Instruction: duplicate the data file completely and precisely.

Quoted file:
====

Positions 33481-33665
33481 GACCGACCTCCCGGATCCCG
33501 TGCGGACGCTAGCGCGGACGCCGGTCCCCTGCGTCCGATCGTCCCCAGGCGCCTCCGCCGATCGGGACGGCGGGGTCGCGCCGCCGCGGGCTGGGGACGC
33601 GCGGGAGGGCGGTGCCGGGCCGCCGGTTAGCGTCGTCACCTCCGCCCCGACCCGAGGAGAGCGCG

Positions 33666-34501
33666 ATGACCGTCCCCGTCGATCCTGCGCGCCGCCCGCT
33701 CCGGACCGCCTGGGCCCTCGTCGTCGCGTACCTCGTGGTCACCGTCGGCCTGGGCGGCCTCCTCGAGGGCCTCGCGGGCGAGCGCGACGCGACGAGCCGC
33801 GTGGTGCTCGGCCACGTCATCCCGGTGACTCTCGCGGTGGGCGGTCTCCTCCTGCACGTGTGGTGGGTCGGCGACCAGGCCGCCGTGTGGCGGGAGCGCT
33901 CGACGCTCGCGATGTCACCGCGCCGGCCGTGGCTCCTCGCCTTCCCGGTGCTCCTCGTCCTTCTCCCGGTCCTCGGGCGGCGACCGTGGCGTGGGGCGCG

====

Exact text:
Positions 33481-33665
33481 GACCGACCTCCCGGATCCCG
33501 TGCGGACGCTAGCGCGGACGCCGGTCCCCTGCGTCCGATCGTCCCCAGGCGCCTCCGCCGATCGGGACGGCGGGGTCGCGCCGCCGCGGGCTGGGGACGC
33601 GCGGGAGGGCGGTGCCGGGCCGCCGGTTAGCGTCGTCACCTCCGCCCCGACCCGAGGAGAGCGCG

Positions 33666-34501
33666 ATGACCGTCCCCGTCGATCCTGCGCGCCGCCCGCT
33701 CCGGACCGCCTGGGCCCTCGTCGTCGCGTACCTCGTGGTCACCGTCGGCCTGGGCGGCCTCCTCGAGGGCCTCGCGGGCGAGCGCGACGCGACGAGCCGC
33801 GTGGTGCTCGGCCACGTCATCCCGGTGACTCTCGCGGTGGGCGGTCTCCTCCTGCACGTGTGGTGGGTCGGCGACCAGGCCGCCGTGTGGCGGGAGCGCT
33901 CGACGCTCGCGATGTCACCGCGCCGGCCGTGGCTCCTCGCCTTCCCGGTGCTCCTCGTCCTTCTCCCGGTCCTCGGGCGGCGACCGTGGCGTGGGGCGCG